Accept that you probably have some patriarchal and/or racist practices, whether intentional or unintentional.

It is important at times to reassess one’s church and one’s ministry. This is especially true if the only leadership positions women serve in are positions with children, women, or Christian education, or the only positions Black people serve in are positions related to “urban” settings, reconciliation, or justice. This is also true if you have had a panel or speaker series that consisted only of men in ministry or only white people in ministry. I often see flyers for church events where the speaker lists are homogenous and wonder where the people who look like me are.

Those of you with privilege wield the keys to the doors that are often locked to Black women in ministry. You keep us out of your boys’ clubs and your white spaces. You keep Black women out when you think that Black women just don’t have the ability to speak to men or to lead white people, such as in the case of a Black woman serving as a senior pastor. I had a conversation with a peer in which he stated that he would not want to sit under a Black woman senior pastor for a reason similar to that mentioned. As a Black woman Baptist minister, I can count the number of Black women senior pastors in such churches on one hand.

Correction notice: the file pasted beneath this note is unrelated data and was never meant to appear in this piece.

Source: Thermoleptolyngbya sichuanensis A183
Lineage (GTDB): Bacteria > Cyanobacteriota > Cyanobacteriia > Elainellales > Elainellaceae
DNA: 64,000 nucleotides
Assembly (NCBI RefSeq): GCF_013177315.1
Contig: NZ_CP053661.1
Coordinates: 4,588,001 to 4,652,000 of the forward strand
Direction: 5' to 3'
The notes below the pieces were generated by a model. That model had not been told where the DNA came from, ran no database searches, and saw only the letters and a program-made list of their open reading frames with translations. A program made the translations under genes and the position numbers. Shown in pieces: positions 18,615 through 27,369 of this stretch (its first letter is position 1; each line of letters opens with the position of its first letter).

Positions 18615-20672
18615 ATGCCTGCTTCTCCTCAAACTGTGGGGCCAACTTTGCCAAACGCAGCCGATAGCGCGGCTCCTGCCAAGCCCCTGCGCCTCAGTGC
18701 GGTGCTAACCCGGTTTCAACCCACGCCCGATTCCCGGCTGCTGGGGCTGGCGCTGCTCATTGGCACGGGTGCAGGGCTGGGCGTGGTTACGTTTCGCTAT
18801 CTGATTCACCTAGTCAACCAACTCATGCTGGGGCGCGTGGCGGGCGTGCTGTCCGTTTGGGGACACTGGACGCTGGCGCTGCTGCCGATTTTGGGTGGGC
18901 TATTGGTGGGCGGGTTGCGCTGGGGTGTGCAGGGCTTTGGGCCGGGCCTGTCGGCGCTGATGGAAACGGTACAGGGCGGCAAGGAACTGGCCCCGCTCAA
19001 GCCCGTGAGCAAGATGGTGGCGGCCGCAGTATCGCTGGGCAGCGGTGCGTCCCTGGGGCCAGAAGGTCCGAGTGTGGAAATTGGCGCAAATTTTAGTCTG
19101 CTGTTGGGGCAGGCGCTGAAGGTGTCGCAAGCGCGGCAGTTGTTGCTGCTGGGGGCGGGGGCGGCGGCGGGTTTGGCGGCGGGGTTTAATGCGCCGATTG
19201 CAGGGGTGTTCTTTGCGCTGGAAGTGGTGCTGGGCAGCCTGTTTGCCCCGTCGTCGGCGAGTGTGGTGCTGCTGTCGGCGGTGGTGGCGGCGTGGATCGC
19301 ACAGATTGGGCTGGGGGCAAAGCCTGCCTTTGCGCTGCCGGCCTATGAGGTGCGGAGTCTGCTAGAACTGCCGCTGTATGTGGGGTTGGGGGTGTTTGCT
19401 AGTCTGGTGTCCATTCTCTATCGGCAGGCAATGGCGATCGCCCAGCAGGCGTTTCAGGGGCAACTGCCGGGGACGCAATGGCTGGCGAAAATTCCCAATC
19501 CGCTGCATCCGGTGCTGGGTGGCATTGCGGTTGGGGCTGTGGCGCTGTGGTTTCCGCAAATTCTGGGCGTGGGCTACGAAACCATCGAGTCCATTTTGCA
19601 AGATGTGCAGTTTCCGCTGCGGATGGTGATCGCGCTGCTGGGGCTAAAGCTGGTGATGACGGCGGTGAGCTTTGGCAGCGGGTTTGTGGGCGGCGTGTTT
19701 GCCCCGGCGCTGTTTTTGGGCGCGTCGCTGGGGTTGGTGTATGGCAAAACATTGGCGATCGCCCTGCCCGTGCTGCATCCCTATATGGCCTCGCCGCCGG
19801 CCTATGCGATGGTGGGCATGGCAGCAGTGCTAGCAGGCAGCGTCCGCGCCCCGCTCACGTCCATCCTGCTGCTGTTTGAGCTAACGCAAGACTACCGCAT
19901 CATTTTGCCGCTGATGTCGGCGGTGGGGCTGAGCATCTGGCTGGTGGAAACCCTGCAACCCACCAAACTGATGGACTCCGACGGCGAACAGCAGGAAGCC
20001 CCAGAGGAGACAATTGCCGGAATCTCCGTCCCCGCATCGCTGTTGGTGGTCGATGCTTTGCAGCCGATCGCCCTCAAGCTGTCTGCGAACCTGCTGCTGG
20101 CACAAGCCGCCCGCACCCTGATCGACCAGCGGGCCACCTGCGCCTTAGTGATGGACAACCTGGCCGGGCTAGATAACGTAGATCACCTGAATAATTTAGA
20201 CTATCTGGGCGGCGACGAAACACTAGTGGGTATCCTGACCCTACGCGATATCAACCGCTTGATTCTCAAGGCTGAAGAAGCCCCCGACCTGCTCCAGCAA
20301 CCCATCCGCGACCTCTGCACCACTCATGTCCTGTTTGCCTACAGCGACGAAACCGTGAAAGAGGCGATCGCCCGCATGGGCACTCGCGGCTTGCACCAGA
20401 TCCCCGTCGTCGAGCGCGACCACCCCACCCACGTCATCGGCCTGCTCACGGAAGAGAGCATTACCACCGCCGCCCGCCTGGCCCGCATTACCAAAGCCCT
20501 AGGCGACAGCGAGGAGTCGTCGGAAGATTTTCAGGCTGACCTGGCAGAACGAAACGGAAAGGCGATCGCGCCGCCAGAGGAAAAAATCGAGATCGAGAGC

Whether or not you are willing to admit it, many of you participate in and benefit from patriarchal practices in Black churches and participate in and benefit from racist practices in white or multiethnic churches. If you notice it but are silent, you are complicit.

You can be an ally for Black women in ministry.